Starring Emily Deschanel, David Boreanaz
Written By: Hart Hanson
Studio: 20th Century Fox
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Every so often a television series appears that is fresh, lively, and full of wit. Such is the case with the Fox crime drama, Bones. From the very first scene, of the very first episode, character personalities are laid out, front and center. And, they are most intriguing.
Unlike some televisions series, it did not take weeks of viewing to discover what makes the regulars on Bones tick. The dynamics of each character were established immediately, and they were immediately appealing to this reviewer.
There is a level of honesty portrayed in this program that I have not seen since Buffy the Vampire Slayer (don’t groan.) Most every character in the show knows what their purpose is. The work they do is very specialized. Most people think they are weird for doing what they do (examining the bones of dead people.) Some might call them nerds (or squints, as FBI personnel are fond of calling them.) However, these people know who they are. They are scientists. Their work demands that they be objective. Fantasy has no place in their world. This carries over into their conversations and self-perceptions. They do not delude themselves about who they are, nor do they try to delude others. They are unapologetic about what they do for a living. They are extremely bright individuals who have formed a bond with each other, through their work.
The actress, Emily Deschanel, plays the title role of Bones, or Dr. Temperance Brennan. She is an anthropologist at the Smithsonian Institute. David Boreanaz, of Buffy the Vampire Slayer, and Angel fame, plays FBI Agent Seeley Booth. Agent Booth often requires the help of Dr. Brennan in murder investigations.
Dr. Brennan is no ordinary sidekick; she is an expert in martial arts and knows her way around a handgun. Agent Booth is a former assassin in the Army Special Operations Corp. Together they form a most unlikely, and very interesting, partnership.
Dr. Brennan (Bones) heads her own department at the Smithsonian. Her staff includes a small and interesting group of people. There is Zack Addy, played by Eric Millegan, a sweet, awkward, 24 year old student/assistant whose IQ is off the charts. TJ Thyne, plays Dr. Jack Hodgins. His specialty is bugs and dirt. Dr. Hodgins has two, maybe three, doctorates. He has a sharp tongue, and an interesting secret that is revealed early on in the season.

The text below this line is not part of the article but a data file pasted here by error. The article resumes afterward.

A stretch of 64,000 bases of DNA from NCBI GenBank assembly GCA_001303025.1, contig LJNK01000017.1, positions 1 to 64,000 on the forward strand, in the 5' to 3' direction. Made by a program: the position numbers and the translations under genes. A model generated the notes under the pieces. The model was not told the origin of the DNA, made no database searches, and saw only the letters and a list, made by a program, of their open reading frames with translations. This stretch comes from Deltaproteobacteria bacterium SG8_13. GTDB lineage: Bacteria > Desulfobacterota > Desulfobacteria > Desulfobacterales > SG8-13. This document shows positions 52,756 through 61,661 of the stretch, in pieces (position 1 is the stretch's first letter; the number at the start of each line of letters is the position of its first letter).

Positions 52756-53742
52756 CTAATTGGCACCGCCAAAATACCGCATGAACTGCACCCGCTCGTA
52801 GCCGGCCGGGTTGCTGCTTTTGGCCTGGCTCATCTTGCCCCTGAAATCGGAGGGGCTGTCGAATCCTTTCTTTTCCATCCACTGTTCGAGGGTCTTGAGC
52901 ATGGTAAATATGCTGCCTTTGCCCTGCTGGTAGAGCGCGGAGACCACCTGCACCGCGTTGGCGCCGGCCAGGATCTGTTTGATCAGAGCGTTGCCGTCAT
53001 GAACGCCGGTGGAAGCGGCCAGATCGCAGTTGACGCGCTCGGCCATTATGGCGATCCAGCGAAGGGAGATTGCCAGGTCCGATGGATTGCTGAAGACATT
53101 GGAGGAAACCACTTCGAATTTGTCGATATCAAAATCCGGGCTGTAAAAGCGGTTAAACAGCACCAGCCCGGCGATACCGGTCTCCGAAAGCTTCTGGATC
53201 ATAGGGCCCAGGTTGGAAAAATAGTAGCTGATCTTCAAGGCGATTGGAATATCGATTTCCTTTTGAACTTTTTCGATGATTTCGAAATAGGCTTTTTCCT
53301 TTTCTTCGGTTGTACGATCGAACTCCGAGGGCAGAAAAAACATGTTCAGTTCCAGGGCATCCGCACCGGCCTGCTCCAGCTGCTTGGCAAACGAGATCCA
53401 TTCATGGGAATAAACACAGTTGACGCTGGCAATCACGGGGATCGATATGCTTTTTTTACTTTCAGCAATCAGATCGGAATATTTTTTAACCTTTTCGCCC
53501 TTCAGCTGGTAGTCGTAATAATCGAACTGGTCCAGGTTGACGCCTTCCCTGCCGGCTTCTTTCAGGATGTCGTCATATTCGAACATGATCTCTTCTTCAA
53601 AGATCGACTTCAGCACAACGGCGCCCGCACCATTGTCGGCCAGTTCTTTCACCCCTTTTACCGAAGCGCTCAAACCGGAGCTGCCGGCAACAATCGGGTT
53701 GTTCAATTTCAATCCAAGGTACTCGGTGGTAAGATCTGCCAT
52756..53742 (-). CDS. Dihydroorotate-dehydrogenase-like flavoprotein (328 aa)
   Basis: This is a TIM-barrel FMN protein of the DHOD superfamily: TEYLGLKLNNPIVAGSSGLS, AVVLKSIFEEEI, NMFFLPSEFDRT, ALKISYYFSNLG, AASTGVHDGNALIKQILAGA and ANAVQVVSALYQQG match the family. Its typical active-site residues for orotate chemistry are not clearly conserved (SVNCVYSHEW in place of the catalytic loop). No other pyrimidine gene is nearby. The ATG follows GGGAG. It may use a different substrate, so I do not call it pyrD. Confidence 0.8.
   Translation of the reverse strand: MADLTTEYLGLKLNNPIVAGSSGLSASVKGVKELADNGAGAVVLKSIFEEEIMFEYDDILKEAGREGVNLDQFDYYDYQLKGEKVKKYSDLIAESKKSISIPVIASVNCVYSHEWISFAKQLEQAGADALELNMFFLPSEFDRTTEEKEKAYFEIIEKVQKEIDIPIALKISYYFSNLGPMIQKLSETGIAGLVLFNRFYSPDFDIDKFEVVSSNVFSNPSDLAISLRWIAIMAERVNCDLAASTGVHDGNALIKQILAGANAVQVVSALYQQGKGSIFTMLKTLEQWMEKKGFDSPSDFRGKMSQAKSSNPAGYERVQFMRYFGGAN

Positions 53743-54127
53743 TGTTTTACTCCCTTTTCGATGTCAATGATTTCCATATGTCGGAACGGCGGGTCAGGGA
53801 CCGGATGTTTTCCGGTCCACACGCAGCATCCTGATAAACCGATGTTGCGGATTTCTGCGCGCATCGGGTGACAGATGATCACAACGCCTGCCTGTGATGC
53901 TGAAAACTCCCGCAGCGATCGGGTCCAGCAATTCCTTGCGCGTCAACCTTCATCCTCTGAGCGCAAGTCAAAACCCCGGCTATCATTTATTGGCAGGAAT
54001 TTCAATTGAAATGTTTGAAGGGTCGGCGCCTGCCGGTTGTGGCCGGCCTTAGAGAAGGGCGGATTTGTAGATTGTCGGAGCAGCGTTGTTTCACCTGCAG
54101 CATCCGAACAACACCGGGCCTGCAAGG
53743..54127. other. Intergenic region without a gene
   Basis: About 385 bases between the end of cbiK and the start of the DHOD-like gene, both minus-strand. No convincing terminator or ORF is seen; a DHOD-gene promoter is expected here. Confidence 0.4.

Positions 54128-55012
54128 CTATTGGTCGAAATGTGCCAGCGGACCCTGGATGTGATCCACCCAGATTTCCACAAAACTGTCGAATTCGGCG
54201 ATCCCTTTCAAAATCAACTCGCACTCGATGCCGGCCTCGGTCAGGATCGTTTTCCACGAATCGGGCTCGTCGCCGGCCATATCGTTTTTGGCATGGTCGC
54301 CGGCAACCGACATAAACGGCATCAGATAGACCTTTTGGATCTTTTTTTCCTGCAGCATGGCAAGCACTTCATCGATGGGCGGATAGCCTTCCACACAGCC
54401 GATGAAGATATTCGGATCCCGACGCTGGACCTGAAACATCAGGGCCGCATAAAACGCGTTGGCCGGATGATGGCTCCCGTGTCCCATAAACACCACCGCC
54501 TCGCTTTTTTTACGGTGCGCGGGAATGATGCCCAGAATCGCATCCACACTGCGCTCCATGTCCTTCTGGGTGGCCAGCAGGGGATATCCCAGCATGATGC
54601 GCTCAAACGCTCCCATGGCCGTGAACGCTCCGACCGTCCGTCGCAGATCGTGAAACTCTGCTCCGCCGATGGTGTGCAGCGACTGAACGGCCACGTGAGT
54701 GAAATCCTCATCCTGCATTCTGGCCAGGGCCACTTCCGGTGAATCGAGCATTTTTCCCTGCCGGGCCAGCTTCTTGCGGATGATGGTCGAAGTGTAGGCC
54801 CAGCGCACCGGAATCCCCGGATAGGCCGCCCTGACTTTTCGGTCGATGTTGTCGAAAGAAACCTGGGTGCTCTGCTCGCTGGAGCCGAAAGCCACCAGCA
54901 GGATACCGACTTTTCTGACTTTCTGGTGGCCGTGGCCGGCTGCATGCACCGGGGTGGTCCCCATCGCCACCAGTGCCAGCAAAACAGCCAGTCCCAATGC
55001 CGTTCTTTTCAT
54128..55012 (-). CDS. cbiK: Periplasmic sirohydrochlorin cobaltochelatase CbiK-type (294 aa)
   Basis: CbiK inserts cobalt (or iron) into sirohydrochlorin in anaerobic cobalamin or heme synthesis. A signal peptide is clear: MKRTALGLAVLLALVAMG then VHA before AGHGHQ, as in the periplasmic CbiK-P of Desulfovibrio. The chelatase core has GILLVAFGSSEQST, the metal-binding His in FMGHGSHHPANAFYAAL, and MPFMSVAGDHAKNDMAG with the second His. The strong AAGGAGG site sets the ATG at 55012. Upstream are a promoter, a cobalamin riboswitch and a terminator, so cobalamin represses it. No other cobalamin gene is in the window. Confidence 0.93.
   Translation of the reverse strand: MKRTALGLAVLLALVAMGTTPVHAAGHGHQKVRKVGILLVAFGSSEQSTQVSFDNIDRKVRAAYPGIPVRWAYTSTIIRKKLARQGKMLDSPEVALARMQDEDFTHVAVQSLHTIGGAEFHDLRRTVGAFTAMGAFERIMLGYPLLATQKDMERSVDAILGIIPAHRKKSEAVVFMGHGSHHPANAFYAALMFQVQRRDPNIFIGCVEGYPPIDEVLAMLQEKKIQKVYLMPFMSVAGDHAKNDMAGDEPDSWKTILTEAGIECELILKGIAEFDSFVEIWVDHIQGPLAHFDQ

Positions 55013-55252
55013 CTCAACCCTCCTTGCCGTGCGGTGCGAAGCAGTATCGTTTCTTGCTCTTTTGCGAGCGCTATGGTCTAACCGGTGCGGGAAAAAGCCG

Michaela Conlin plays Bones’ best friend, Angela Montenagro. Where Bones is serious, Angela is carefree. She is the big sister to the group, and frequently reminds them that there is a world outside of the lab. Finally, there is Dr. Brennan’s superior, Dr. Daniel Goodman (Jonathan Adams.) Dr. Goodman is an archeologist. However, in the Smithsonian, he is an administrator. He keeps the department alive, and often bumps heads with staff over budget and assignment issues.
I found all 22 episodes engrossing. Mr. Boreanaz and Ms. Deschanel have wonderful chemistry. They exude a sexy professionalism on screen. They could almost be buddies, except… well, you know…he’s a hetero man and she’s a hetero wo-man…and they are both attractive in an Esquire/Vogue sort of way. They are smart, intelligent, and down right fun to watch as they bicker their way from the crime scene to solving the case.
Don’t get me wrong. Most of the scenarios are deadly serious (like the case of the murdered 3 year old boy.) And, bodies can appear in different stages of decomposition. (Do you eat dinner in front of the television, like I do?) However, the caring these people show toward each other, their loyalty, and the smart, witty dialogue, all make for very good television viewing.
On a rating scale of 1 to 5 stars, Bones gets a great big 6 from me. Happy watching.
Audio Commentary on the Pilot Episodes
Squints – Cast members reveal how they prepare for their roles as forensic scientists
The Real Definition – A squint’s guide to forensic terminology
Bones: Inspired by the Life of Forensic Anthropologist and Author Kathy Reichs
ENGLISH: Dolby Digital 5.1 CC
Widescreen 1.78:1 Color
Running Time: 946 minutes